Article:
Maintaining a balance between managing and assessing risk and upholding the required high standards of practice in health and social care can be demanding, particularly in the current climate of increased preoccupation with the difficult tensions between rights, protection and risk-taking. Good Practice in Assessing Risk is a comprehensive guide to good practice for those working with risk, covering a wide variety of health, social care and criminal justice settings including child protection, mental health, work with sex offenders and work with victims of domestic violence. The contributors discuss a range of key issues relating to risk including positive risk-taking, collaborating with victims and practitioners in the design of assessment tools, resilience to risk, and defensibility. The book also explores the role of bureaucracy in hindering high quality professional practice, complex decision-making in situations of stress or potential blame, and involving service users in assessment. This book reflects the latest policy and practice within health, social care and criminal justice and will be an invaluable volume to all professionals working in these fields.
What is it like to grow up with a sibling on the autism spectrum? What kind of relationship do such siblings have? How does that relationship change as the siblings get older? In this moving collection of beautifully-written personal accounts, siblings from a variety of backgrounds, and in different circumstances, share their experiences of growing up with a brother or sister with autism. Despite their many differences, their stories show that certain things are common to the «sibling experience»: the emotional terrain of looking on or being overlooked; the confusion of accommodating resentment, love, and helplessness; and above all the yearning to connect across neurological difference. Siblings and Autism is a thought-provoking book that will appeal to anyone with a personal or professional interest in autism, including parents of siblings of children on the spectrum, teachers, counsellors, and psychologists.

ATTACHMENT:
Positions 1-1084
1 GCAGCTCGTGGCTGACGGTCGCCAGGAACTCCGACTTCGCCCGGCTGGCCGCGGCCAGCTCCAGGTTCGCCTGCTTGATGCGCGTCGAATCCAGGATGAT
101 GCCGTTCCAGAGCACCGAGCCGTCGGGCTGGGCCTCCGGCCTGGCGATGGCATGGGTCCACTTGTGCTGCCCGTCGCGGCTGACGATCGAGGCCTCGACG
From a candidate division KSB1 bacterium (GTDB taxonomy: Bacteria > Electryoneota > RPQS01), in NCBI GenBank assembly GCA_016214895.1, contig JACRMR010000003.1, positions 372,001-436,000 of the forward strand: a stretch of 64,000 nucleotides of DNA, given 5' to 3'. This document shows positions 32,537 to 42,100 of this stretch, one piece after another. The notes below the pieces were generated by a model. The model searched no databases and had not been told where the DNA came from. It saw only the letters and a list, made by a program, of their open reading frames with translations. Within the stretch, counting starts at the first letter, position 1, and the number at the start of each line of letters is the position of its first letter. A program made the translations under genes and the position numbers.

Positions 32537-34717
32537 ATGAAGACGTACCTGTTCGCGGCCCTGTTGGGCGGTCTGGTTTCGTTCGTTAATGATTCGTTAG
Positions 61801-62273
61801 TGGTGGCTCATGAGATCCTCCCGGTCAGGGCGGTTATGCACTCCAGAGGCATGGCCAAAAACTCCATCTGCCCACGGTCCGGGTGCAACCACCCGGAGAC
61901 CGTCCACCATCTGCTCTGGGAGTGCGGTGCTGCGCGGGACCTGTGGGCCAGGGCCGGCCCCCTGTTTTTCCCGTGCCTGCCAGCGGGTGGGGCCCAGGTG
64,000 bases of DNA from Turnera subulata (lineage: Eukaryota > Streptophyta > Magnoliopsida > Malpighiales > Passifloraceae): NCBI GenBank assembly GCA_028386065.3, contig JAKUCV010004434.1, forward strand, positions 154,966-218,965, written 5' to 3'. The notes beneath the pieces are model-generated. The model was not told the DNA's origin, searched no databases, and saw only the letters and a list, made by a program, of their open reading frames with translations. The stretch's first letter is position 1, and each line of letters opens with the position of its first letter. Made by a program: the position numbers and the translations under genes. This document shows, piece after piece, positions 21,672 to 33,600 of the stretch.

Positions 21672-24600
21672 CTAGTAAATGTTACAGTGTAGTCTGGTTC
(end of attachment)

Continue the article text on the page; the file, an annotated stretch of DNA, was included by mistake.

The use of creative writing as a route to personal or professional development is a powerful therapeutic tool, yet often the most difficult part is knowing how and where to begin. The experiences of others, and the strategies and approaches they have used in their own writing, can provide tried-and-tested models for practice, and 'ways in' that facilitators might wish to recommend to others. Writing Routes is an essential roadmap for anybody setting out on the journey of self-discovery through words. This diverse collection of short pieces introduce and demonstrate many different ways of getting into and thinking about creative writing for personal or professional development. Seventy contributors from a variety of different backgrounds and circumstances explain how they came to write a particular piece and why, how they found ways of transforming their experience into writing, and how it was beneficial to them. Their writing ranges widely, from journal entries and stream of consciousness to autobiography, poetry, fiction and drama, and the pieces are organised by theme and genre for ease of navigation, designed to be 'dipped into' as and when they are needed. This rich and varied collection will provide writing practitioners, counsellors and other related professionals with ideas and techniques to share with their clients, and is a useful resource that individuals who write for their own personal and professional development will return to again and again.